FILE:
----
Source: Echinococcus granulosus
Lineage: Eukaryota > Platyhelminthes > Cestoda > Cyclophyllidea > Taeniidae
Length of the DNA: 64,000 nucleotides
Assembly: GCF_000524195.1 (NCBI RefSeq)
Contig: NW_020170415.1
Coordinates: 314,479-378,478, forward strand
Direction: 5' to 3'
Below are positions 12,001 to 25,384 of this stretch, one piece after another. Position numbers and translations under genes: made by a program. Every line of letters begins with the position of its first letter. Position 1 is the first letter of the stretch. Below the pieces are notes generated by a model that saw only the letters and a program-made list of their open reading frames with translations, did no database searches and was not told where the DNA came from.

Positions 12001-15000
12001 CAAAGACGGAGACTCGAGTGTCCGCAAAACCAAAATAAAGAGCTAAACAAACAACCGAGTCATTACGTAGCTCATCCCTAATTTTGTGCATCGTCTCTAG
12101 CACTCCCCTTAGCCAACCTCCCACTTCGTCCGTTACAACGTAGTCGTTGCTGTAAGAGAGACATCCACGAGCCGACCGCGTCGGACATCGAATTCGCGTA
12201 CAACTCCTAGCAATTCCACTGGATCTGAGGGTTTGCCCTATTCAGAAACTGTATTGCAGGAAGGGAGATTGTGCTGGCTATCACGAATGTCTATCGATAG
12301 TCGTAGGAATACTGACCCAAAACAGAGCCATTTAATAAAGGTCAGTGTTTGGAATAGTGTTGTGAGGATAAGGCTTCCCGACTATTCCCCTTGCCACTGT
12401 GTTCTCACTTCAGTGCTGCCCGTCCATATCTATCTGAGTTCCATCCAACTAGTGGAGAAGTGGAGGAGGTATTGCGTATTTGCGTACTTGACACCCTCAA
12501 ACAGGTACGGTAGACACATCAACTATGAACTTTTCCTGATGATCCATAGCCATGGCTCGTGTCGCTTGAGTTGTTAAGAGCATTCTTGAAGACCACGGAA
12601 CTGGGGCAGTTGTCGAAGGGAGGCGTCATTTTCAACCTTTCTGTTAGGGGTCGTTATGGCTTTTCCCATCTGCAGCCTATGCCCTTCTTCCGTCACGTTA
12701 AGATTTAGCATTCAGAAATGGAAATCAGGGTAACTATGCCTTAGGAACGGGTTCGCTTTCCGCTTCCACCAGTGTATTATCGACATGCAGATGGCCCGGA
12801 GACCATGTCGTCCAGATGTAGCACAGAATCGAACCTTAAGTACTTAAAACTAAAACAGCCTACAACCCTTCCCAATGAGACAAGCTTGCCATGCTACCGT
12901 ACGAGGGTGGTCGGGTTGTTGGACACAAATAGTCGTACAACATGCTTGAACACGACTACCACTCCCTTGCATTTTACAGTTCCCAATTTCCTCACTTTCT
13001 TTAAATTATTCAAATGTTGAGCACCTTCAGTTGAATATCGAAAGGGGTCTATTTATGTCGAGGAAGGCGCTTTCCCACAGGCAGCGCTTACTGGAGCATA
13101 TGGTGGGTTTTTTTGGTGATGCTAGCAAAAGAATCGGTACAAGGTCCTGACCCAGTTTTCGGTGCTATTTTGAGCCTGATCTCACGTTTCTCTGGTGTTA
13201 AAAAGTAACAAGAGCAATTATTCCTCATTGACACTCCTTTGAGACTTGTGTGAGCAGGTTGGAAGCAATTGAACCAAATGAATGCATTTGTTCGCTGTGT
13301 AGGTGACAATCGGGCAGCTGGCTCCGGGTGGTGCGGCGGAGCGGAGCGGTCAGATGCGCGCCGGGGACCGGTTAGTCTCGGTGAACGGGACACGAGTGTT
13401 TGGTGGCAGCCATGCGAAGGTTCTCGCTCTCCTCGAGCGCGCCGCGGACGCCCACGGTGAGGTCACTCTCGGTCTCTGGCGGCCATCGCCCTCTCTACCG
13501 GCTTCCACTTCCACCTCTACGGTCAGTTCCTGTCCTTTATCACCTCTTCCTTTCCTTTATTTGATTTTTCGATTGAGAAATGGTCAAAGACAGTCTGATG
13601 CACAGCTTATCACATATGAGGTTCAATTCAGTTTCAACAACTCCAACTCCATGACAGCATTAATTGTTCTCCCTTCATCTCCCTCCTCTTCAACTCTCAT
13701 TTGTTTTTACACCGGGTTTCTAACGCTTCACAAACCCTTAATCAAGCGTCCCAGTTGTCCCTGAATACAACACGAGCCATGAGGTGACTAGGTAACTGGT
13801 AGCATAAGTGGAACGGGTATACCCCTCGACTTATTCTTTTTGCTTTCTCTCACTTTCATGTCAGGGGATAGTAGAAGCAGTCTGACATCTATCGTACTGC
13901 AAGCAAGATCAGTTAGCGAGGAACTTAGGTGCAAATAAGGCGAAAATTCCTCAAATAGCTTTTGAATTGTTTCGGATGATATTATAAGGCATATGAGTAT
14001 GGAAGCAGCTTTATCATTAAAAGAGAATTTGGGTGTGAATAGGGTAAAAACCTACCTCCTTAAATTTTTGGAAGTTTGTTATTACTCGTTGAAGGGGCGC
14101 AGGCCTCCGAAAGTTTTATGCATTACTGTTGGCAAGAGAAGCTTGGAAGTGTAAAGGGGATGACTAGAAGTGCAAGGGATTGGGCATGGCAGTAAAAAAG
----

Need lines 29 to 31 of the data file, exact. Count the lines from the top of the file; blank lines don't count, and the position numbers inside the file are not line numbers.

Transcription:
13901 AAGCAAGATCAGTTAGCGAGGAACTTAGGTGCAAATAAGGCGAAAATTCCTCAAATAGCTTTTGAATTGTTTCGGATGATATTATAAGGCATATGAGTAT
14001 GGAAGCAGCTTTATCATTAAAAGAGAATTTGGGTGTGAATAGGGTAAAAACCTACCTCCTTAAATTTTTGGAAGTTTGTTATTACTCGTTGAAGGGGCGC
14101 AGGCCTCCGAAAGTTTTATGCATTACTGTTGGCAAGAGAAGCTTGGAAGTGTAAAGGGGATGACTAGAAGTGCAAGGGATTGGGCATGGCAGTAAAAAAG